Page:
While sharing an apartment in Dubai can save you money, it can also be difficult if you don't follow the guidelines. In Dubai, there are clear laws and restrictions on sharing accommodations, and it's critical to be aware of and understand them in order to avoid legal ramifications. Here's everything you need to know about Dubai's shared-accommodation rental law:
Article 24 of Law No.26 of 2007, which, along with the RERA tenancy legislation, forms part of the broader Real Estate Law in Dubai, governs subleasing or shared lodging in Dubai.
In Dubai, sharing an apartment is only permitted if the landlord agrees. Unless it is specifically stipulated in their Dubai tenancy contract, a tenant cannot sublet the property without the landlord's approval, according to Article 24 of Law No.26 of 2007.
“Unless otherwise specified in the tenancy contract, the tenant shall not assign benefit or sublease premises without the landlord's approval,” according to the legislation.
If a tenant sublets the property without the landlord's authorization, he or she may be ordered to evict the premises and the sub-tenants, regardless of when their tenancy period ends.
The foregoing assertion is supported by Article 25 of Law No.33 of 2008. “The landlord may demand the eviction of a tenant prior to the expiration of the tenancy period if the tenant sublets the property, or part thereof, without the landlord's written agreement, and eviction shall be applicable to the tenant in such a case,” it says.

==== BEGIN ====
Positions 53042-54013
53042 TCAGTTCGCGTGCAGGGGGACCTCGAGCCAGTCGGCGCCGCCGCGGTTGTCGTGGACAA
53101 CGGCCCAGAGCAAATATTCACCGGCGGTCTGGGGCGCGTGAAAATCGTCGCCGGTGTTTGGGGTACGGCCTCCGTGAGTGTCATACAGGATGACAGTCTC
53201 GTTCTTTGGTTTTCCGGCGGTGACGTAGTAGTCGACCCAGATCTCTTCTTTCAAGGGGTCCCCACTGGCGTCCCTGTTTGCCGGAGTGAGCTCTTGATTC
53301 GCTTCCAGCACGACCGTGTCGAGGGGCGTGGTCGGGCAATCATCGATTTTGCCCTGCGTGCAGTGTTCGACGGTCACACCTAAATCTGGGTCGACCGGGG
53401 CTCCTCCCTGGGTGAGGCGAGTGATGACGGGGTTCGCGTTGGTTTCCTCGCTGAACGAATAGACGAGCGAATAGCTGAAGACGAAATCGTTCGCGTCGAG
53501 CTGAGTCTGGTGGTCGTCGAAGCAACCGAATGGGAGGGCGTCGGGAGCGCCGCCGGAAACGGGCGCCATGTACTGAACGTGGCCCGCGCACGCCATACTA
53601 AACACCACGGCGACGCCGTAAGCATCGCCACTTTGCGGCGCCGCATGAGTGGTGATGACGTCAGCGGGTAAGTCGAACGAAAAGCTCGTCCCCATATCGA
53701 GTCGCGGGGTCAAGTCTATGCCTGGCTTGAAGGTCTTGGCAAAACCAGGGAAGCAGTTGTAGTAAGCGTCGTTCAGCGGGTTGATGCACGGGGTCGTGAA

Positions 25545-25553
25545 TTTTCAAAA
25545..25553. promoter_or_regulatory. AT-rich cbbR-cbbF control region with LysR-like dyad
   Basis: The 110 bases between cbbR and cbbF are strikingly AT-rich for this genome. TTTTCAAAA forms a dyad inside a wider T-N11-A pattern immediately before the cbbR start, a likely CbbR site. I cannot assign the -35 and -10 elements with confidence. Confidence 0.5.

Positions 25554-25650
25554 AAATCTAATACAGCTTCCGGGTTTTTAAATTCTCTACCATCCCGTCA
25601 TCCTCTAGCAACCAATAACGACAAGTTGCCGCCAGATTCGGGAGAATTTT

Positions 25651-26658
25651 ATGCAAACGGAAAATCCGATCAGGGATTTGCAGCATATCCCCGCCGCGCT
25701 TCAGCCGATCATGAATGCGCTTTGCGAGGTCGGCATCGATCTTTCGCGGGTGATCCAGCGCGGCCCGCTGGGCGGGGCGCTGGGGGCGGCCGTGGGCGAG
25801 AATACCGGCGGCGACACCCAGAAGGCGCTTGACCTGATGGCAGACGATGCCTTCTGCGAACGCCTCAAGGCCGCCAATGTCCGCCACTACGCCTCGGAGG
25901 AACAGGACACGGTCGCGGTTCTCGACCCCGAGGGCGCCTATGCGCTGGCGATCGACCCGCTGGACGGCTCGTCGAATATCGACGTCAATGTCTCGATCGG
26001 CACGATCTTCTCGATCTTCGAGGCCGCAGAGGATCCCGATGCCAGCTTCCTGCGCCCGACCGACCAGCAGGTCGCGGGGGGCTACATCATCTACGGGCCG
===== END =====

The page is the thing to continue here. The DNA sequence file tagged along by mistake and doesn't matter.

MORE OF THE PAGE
Those considering legally sharing a bed space in Dubai must adhere to certain guidelines.
Please keep in mind that the number of tenants or sub-tenants who can dwell in an apartment is mostly determined by the neighbourhood. As a result, one cannot simply extrapolate numbers from one area to another.
“Can unmarried couples lawfully share accommodation in Dubai?” has been one of the most often asked topics in the past.
The regulations of Dubai Rental Law on shared housing made it illegal for unmarried couples and people of opposite genders (not related by blood) to live together in the same residence until recently.
You no longer need to be married or related to lawfully share lodgings in Dubai, according to recent relaxations and the adoption of new personal and family rules in the UAE. It is, of course, permissible to share a family's lodging in Dubai.
The new regulation applies to all types of rentals in Dubai, including hotel rooms, residences, and apartments.
Both bachelors and single women may find it difficult to find suitable lodgings in Dubai. Despite the fact that cohabiting with someone of the opposite gender is no longer banned, individuals must follow the Dubai Rental Law on shared housing to avoid heavy fines.
As a result, there are no regulations in Dubai prohibiting unmarried women or men from sharing an apartment with people of their own gender. However, especially in family-friendly residential neighbourhoods, landlords may refuse to rent their property to a group of men and/or women.
The primary regulation in Dubai remains that singles can share apartments with the approval of the owner. Finding homeowners willing to rent and sublet their properties to a group of men and/or women would be the key challenge here.